The next year Bourgmont was called upon to invite and accompany representatives of the tribes to Paris. The chiefs were shown the wonders and power of France, including a visit to Versailles, Château de Marly and Fontainebleau, hunting in the royal forest with Louis XV, and seeing an opera. In late 1725 the tribal leaders returned to North America. Bourgemont stayed in Normandy with his French wife, where he had been elevated to écuyer (squire).

As usual, The French did not continue to support Fort Orleans, and it was abandoned in 1726. Bourgmont remained in France where he died in France in 1734.

The above tale of Bourgmont’s Missouri expedition is a paraphrase of :

Wikipedia; https://en.m.wikipedia.org/wiki/%C3%89tienne_de_Veniard,_Sieur_de_Bourgmont

This account of the career of Ecuyer de Bourgmont is a perfect example of “the failed colony” of Louisiana. It is also a perfect example of the successful settling of a vast territory in the midst of an even vaster continent. The French who came here in the 18th century did anything but fail. And the Creoles (of all extractions) who live and thrive here even today can take pride in their heritage, their language, their culture, cuisine, and sheer joie de vivre that has withstood every tragic and destructive circumstance thrown at them by man or nature.

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HEADLINE: The Picayune Monthly August, 1704:

MADAME LANGLOIS PUTS DOWN THE PETTICOAT REBELLION
In recent weeks, Governor Bienville in his infinite wisdom has settled down the fierce rebellion led by the recent female arrivals from France. Confronted with Indian Maize and the so-called cornmeal, the ladies insisted on French (or at least Louisiana) wheat with which to bake their baguettes. Madame Langlois, the governor’s housekeeper and major domo, began to teach the rebellious females how to cook “in the New French” manner. Having achieved their husband’s resounding approval of these new dishes, the ladies have settled into their place and now work together to build the colony on the Gulf Coast.

The above silliness is by way of announcing a shift of focus for the New Orleans TriCentennial blog you have been reading for many years now.  The Petticoat Rebellion, in publication since 2014 is now being merged with our new book, Madame Langlois’ Legacy (Publication, Summer, 2019). Since the new work grew out of ideas generated by the original history, recipe, and stories of The Petticoat Rebellion, it continues the culinary adventures of Gerard, Suzanne, and some new characters as they unknowingly go about creating the Creole Cuisine that has made our region world famous.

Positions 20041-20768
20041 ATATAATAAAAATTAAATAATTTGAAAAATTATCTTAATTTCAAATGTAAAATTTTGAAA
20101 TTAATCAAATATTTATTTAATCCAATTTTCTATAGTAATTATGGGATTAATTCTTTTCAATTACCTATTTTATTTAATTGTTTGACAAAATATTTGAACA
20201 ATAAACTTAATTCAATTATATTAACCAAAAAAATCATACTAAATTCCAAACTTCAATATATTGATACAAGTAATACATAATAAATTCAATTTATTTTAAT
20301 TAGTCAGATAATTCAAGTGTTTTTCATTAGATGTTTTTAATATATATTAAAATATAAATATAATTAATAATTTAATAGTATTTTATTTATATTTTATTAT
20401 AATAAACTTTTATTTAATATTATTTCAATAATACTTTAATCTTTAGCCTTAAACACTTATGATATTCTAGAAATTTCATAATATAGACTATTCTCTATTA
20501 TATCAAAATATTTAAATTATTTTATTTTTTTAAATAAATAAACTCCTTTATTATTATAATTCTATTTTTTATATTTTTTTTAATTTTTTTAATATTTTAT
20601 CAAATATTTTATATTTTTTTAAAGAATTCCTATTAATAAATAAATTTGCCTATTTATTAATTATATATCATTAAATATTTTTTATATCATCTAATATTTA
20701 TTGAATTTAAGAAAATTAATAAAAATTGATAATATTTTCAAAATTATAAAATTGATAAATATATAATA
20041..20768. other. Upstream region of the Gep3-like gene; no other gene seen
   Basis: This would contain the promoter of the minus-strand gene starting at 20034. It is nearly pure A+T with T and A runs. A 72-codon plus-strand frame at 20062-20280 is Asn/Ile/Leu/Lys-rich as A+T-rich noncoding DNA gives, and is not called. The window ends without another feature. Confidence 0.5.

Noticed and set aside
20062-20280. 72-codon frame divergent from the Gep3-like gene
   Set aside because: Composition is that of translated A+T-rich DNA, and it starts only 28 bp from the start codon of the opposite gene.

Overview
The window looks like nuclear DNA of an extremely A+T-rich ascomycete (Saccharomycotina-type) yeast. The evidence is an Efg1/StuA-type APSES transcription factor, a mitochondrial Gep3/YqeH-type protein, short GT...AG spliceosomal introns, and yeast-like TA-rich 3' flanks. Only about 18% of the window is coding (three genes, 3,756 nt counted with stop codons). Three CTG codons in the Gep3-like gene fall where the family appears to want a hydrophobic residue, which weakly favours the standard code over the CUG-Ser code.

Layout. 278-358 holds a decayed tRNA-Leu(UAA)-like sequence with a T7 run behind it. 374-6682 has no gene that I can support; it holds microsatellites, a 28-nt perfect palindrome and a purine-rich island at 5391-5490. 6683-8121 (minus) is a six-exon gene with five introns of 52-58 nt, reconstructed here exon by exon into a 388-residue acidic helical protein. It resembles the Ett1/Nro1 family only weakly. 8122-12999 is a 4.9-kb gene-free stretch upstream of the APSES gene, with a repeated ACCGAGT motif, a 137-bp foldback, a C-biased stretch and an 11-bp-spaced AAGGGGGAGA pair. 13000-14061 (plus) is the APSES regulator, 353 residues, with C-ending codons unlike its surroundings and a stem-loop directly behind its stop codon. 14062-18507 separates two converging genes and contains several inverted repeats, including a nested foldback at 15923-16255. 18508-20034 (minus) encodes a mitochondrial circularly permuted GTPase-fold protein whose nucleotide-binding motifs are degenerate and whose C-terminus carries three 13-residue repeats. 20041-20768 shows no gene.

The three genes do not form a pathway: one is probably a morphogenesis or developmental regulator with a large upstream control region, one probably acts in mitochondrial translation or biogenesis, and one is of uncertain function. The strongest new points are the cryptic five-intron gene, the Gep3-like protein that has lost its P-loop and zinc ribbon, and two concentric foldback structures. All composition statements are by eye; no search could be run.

As a way of introduction to the new work, this blog will be posting some story excepts, some historical vignettes, and – of course – some of the new recipes for you to try out. So keep reading, keep the reviews and comments coming in, and most of all enjoy the le bon vivant that makes life worth living here on the Gulf Coast!

Here’s a teaser for those cold Louisiana winter nights:

. . . my potager will yield up some onions, a head of celery, and a garlic to add to the stew. Yes, this is going to be one good stew.

A Corn & Pork Stew

Colonials would have used salt pork in this recipe,
especially in summer

½ lb crisply cooked bacon
6 ears corn, silk removed and washed
1 lb. cubed pork
1 small finely chopped onions (sweet if possible)
1 small bell (green) pepper, diced
2 or 3 stalks of diced celery
1 toe garlic, minced
1 or 2 handfuls wheat flour ( if available)
rice flour is the next choice, cornmeal the last resort

1 cup water
Bacon drippings
2 small spoons of butter
1/2 cup heavy cream

METHOD:

Cook and crumble bacon. In same pan, brown the onion and pork cubes. Melt butter or fat in a large stew pot, add the bacon drippings. Finely chop the onions, bell pepper, celery and garlic; add to the pot and sauté over medium heat for 8 minutes. Cut the corn kernels off the cob. Fold in corn and cook an additional 15 minutes. While the corn is cooking, cut your pork into bite size pieces. Do NOT discard the fatty bits, (remember, fat = flavor). Add the remaining ingredients and simmer for approximately 30 minutes. If you feel you need a more “soupy” stew than cooking down the juicy corn provides, add the cream at the end and heat through. Serve over hot cooked rice.

————————————————–

Frere Gerard would have prepared this dish when he returned from the market and let it sit in the coolest place he had available until suppertime, OR he would have waited until the sun began to set to cook the stew. After all, it was July!

During the last years of Frére Gerard’s life, another group of Frenchman arrived in Louisiana. They had come from Acadia, forced out by the British. Since 1710, during Queen Anne’s War, the British in New England gained control of French Acadia, renaming it Nova Scotia. For the next 50 years, a state of war existed in the province between the French Acadians allied with the native Mikmacs and the British occupiers. By the late 1750’s, the Acadians were finally being rounded up and shipped overseas to other British ports in America. It was during this period that some Acadians arrived in French Louisiana, where their name was shortened to “Cajuns”. They eventually settled in the bayous to the west and south of the capital city. The corn stew described above was adapted by these Acadians, or Cajuns, into a one dish meal still popular all across south Louisiana.

A MODERN RECIPE FOR MACQUE CHOUX:

If freshly shucked corn is unavailable, frozen is an acceptable substitute, and canned will work. If using canned, use 2 cans (14.75 ounces each) of whole and 1 can cream-style (14.75 ounces).

Ingredients:
2 tablespoons butter
1 medium onion, diced
1 medium bell pepper, diced
1/4 cup diced celery
1 clove garlic, minced
8 ears of corn, shucked (about 4 to 5 cups)